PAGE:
The Tigers have accomplished everything with the typical explosive offense and an atypically stingy defense, with both units ranking among the top in the Big 12.
On offense, everything revolves around quarterback Chase Daniel (6-foot 225 pounds), a bona-fide Heisman Trophy candidate. Daniel has thrown for nearly 3,600 yards in 11 games this year, while tossing 30 touchdowns and nine picks. The do-everything junior also has the speed to hurt a team on the ground, and has rushed for 252 yards and three touchdowns. Like Kansas’s Todd Reesing however, Daniel more often uses his legs to find time for speedy receivers to break open.
While Daniel may orchestrate the offense, he also has a number of talented playmakers that make his job easier. Up first are the running backs. Tony Temple (5-9 205) is making the most of his senior year despite missing two games with injury. He has rushed for 634 yards and eight touchdowns. In his absence, Jimmy Johnson (5-9 200) and true freshman Derrick Washington (5-11 210), picked up the slack.
The receiving corps is nothing if not deep. The most dangerous threat is freshman H-WR Jeremy Maclin (6-1 200), a speedster with nearly unlimited potential. He has 59 catches for 885 yards and nine touchdowns, while rushing for another 287 yards and four touchdowns. William Franklin (6-2 205) is another weapon, posting 581 yards and four touchdowns on the year. Tommy Saunders (6-0 210) is the other starter, while Danario Alexander (6-5 210) brings size to the mix.
But what makes Missouri’s air attack so deadly is the versatility of tight ends Martin Rucker (6-5 255) and Chase Coffman (6-5 245). Rucker, who has a team leading 70 catches for 699 yards and seven touchdowns, is the athlete, and can stretch the field over the middle. Coffman is no slouch either, catching 49 balls for 509 yards and another seven scores. Coffman uses his size to post up smaller defenders and make acrobatic catches in the air. Both mostly line up off the line, in the slot, so they act more as receivers. Both can also make matchups nearly impossible.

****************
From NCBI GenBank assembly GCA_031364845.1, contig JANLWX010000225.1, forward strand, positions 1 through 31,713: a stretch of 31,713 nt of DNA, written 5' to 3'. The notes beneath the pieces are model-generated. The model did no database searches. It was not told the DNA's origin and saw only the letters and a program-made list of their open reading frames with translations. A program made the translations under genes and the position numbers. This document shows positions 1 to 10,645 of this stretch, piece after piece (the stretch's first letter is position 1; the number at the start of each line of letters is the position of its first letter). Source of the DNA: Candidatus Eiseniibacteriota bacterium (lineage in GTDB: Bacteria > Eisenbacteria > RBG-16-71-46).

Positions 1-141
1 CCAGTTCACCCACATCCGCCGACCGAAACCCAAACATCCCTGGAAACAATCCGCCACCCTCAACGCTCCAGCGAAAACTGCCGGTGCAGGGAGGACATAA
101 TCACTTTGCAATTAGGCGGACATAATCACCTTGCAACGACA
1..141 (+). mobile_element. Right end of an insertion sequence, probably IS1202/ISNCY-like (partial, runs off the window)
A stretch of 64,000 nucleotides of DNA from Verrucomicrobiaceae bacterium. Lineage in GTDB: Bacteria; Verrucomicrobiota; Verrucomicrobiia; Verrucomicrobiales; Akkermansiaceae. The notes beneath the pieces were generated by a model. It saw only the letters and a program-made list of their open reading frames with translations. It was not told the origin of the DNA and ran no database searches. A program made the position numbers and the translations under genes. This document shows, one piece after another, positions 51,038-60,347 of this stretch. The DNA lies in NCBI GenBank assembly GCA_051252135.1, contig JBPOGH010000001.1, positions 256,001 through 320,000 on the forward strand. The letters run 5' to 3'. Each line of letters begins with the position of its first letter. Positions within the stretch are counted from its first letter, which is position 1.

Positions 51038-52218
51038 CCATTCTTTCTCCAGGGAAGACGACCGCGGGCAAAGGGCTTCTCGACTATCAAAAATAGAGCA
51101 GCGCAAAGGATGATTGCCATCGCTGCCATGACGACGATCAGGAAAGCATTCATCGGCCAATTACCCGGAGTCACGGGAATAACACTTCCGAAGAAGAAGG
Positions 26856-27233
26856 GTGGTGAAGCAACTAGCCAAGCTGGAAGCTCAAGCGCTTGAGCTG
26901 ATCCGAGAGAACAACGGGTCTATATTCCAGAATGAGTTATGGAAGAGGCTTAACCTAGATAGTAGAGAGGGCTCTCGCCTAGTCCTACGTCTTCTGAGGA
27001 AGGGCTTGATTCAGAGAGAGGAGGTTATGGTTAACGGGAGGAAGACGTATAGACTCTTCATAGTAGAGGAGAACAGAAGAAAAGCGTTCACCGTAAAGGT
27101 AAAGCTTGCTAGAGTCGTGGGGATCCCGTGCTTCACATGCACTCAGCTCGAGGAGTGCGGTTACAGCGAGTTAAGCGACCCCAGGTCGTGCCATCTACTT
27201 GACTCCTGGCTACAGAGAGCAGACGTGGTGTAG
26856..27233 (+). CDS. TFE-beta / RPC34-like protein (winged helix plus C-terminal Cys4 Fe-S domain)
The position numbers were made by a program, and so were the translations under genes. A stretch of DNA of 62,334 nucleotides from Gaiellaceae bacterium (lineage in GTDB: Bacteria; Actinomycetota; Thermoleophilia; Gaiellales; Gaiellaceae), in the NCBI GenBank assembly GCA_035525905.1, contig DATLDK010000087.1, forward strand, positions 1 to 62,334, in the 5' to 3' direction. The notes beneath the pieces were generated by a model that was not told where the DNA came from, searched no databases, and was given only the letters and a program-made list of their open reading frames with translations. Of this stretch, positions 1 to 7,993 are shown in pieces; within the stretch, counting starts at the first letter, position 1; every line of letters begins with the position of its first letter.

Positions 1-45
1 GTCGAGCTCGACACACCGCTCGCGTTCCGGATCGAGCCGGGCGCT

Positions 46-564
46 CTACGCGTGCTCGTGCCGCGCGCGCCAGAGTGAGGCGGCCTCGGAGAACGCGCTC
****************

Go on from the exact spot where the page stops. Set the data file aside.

Everyone on the offensive line weighs more than 305 pounds, and it’s a good group. Center Adam Spieker (6-3 305) is the leader, bookended by Ryan Madison (6-5 305) and Kurtis Gregory (6-5 305), the guards. Tyler Luellen (6-7 310) and Colin Brown (6-8 325) are the tackles. The line has done a great job protecting Daniel and helping to lead an offense putting up 334 passing yards and 172 rushing yards per game.
One of the biggest reasons for Missouri’s success has been the defense. The last few years, Missouri had been a team that would score 30 to 40 points, only to lose when a team could put up more against the Missouri defense. This year, in Big 12 play, Missouri is the conference’s second-best scoring and total yardage defense, and have held their conference opponents to the second-fewest first downs.
The Tigers have also been rough on opposing quarterbacks, collecting 25 sacks. Defensive end Stryker Sulak (6-5 250) and nose tackle Lorenzo Williams (6-1 295) are tied for the team lead with five sacks, while the duo has combined for 15.5 tackles for loss. End Tommy Chavis (6-2 280) is stout against the run, and has seven tackles for loss and another 4.5 sacks. Tackle Ziggy Hood can be a bit of a playmaker at times. He has 5.5 tackles for loss, including 3.5 sacks and three forced fumbles.
The linebacking corps is fast and active. Weak-side linebacker Sean Weatherspoon (6-1 240) leads the team with 108 tackles, including eight in the backfield. Middle linebacker Brock Christopher (6-2 245) has 84 tackles, while strong-side linebacker Van Alexander (6-0 235) has 44.
Cornerback Darnell Terrell (6-3 205) is Missouri’s best cover man. He has broken up nine passes, but hasn’t picked off any. True freshman Carl Gettis (5-11 200) plays the other spot, where he has 39 tackles. The Tigers like to use their safeties in a variety of ways, even after the injury to Cornelius “Pig” Brown. Free safety William Moore (6-1 220) has 84 tackles, seven for loss, six interceptions and two sacks. Strong safety Justin Garrett (6-2 210), who has replaced Brown, has 35 tackles and two picks.
Jeff Wolfert is a solid kicker who has hit 15 of 19 field goals with a long of 48. The same cannot be said of Adam Crossett, who averages 38.1 yards per punt. Maclin is one of the nation’s most deadly return men. He averages 24.5 per kick return and 12.2 per punt return. He has taken back one kick and two punts for scores.